Where Does Our Oil Come From? – An Update

Sure enough, I post the 2006 data in June, and BP comes out with their new Statistical Review of World Energy a week later.  Here’s the updated map.

World Oil Movement, 2007

World Oil Movement, 2007

Here’s the percentage breakout for 2007:

From

Thousand barrels daily

% of imports

S. & Cent. America

2592

19.0%

Canada

2426

17.8%

Middle East

2218

16.3%

West Africa

1933

14.2%

Mexico

1533

11.2%

Europe

1038

7.6%

North Africa

795

5.8%

Former Soviet Union

467

3.4%

Unidentified *

308

2.3%

Other Asia Pacific

235

1.7%

Japan

54

0.4%

China

13

0.1%

Singapore

15

0.1%

East & Southern Africa

0.0%

Australasia

4

0.0%

TOTAL IMPORTS

13632

* Includes changes in the quantity of oil in transit, movements not otherwise shown, unidentified military use etc.

Not much change.  Our overall consumption of imports is up, mostly made up of increases from Canada and South and Central Americas.  Oil remains a global market, flowing from multiple sources to multiple endpoints.  The fact that oil is very portable means that transportation patterns can easily shift to maximize profit (excluding political forces, which probably shouldn’t be excluded).  Production of a new oil field generally increases supply worldwide, not just in one country.  In other words, opening up ANWR or offshore oil fields may result in some redistribution of the transportation patterns but would have very little effect on the price.  Only the introduction of several large elephant fields into the market would effect supply sufficiently to lower the world oil price.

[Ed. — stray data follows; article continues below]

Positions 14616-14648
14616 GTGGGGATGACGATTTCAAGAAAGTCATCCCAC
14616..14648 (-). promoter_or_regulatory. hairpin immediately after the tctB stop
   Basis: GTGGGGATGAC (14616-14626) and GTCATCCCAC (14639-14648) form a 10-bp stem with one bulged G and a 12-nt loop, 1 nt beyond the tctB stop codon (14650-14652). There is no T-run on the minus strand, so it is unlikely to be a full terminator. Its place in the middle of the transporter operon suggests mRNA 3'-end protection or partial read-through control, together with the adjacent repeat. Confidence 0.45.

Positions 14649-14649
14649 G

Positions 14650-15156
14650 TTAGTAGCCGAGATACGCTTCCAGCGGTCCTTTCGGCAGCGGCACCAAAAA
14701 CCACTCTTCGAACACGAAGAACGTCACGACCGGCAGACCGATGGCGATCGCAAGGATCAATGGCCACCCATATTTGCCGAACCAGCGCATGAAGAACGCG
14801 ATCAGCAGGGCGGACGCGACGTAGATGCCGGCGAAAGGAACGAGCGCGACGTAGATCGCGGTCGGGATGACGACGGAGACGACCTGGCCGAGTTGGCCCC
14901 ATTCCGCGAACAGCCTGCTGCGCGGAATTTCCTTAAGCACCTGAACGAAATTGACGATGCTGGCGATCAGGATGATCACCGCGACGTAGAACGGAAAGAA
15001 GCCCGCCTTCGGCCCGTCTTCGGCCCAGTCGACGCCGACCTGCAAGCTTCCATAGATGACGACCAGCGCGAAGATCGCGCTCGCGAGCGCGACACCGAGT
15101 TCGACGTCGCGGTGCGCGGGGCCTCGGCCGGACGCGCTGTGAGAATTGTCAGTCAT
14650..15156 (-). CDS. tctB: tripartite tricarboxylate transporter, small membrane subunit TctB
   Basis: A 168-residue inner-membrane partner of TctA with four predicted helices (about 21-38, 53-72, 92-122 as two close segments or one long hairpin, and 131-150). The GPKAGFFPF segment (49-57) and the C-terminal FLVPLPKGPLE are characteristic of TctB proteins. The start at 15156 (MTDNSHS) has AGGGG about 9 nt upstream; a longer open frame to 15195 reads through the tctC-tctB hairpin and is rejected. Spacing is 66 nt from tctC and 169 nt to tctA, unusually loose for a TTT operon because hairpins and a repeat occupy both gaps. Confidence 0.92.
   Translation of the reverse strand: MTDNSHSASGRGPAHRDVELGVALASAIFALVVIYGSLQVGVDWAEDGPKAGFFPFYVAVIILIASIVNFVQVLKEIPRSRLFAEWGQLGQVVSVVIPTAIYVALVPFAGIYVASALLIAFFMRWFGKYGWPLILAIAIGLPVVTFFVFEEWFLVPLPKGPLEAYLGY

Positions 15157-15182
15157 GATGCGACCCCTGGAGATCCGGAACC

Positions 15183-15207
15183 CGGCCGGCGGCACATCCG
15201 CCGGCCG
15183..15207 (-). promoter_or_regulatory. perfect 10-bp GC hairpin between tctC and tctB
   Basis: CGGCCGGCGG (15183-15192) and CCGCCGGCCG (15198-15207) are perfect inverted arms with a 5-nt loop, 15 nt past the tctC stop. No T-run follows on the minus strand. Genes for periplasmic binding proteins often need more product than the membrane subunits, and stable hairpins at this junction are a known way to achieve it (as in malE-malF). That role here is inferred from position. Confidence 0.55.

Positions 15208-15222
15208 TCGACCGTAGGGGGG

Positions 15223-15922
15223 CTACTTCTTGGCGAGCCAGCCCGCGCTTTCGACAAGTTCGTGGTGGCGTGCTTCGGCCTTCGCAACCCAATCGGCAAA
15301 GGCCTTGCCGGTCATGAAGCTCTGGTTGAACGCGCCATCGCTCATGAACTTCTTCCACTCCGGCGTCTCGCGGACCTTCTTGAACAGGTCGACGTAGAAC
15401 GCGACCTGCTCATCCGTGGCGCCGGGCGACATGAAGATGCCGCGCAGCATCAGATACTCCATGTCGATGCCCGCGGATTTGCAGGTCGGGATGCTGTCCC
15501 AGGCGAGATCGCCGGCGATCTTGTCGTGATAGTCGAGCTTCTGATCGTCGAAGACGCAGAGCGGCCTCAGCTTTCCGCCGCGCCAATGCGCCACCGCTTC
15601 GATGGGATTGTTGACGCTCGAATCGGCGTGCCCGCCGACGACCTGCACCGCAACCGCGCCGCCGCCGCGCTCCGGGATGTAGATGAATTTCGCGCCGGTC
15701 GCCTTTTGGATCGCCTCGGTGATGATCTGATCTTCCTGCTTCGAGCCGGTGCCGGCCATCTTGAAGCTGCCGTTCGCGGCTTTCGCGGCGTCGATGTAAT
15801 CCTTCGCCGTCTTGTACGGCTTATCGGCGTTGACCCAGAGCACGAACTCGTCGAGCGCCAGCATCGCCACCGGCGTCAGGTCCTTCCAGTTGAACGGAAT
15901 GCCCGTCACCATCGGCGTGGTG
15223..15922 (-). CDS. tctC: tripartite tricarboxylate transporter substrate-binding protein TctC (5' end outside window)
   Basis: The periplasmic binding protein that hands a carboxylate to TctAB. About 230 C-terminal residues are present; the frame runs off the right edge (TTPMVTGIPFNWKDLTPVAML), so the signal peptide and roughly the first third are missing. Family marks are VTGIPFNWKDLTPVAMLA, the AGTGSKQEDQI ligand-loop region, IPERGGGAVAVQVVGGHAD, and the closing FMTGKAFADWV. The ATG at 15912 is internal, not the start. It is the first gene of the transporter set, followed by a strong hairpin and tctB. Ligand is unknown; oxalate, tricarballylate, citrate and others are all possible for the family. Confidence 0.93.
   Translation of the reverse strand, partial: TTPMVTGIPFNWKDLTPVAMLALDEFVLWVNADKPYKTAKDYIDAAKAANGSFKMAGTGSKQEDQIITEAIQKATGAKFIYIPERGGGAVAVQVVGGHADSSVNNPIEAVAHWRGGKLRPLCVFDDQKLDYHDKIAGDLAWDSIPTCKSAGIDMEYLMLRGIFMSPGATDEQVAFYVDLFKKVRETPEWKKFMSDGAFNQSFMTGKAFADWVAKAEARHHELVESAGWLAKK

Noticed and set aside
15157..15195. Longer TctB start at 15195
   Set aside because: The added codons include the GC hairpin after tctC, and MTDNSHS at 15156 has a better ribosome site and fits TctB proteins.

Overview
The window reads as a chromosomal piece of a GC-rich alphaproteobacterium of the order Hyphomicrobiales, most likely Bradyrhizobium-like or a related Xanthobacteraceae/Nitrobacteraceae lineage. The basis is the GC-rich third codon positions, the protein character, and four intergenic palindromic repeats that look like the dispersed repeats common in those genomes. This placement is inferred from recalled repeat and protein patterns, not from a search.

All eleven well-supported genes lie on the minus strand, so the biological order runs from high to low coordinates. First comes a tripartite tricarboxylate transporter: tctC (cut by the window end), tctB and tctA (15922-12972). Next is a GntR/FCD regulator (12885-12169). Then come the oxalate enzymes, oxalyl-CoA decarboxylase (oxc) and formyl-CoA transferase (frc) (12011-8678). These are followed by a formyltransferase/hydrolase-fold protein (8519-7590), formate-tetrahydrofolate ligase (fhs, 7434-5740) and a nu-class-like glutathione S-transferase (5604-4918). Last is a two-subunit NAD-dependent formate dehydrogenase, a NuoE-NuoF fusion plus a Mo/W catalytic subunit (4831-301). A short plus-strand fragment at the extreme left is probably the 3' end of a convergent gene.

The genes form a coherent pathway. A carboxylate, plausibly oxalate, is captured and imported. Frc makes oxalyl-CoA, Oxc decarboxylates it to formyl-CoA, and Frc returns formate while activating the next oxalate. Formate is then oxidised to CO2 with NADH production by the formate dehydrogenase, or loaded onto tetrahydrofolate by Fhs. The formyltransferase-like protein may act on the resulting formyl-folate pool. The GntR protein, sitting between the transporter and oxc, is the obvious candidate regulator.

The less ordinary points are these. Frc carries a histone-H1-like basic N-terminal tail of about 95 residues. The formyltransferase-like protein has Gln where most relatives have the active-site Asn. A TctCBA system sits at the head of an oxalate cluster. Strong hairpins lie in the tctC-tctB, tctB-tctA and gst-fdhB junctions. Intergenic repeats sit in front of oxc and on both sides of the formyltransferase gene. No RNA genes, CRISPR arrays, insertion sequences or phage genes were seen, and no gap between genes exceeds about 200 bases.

I think that the quote from Tony Hayward, BP’s Group Chief Executive, pretty much sums it up:

“The defining feature of global energy markets remains high and volatile prices, reflecting a tight balance of supply and demand.”

More can be found on the BP website noted above, or at FinFacts Ireland (here).

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One Response to Where Does Our Oil Come From? – An Update

  1. Pingback: Where Does Our Oil Come From? « Wilco 278

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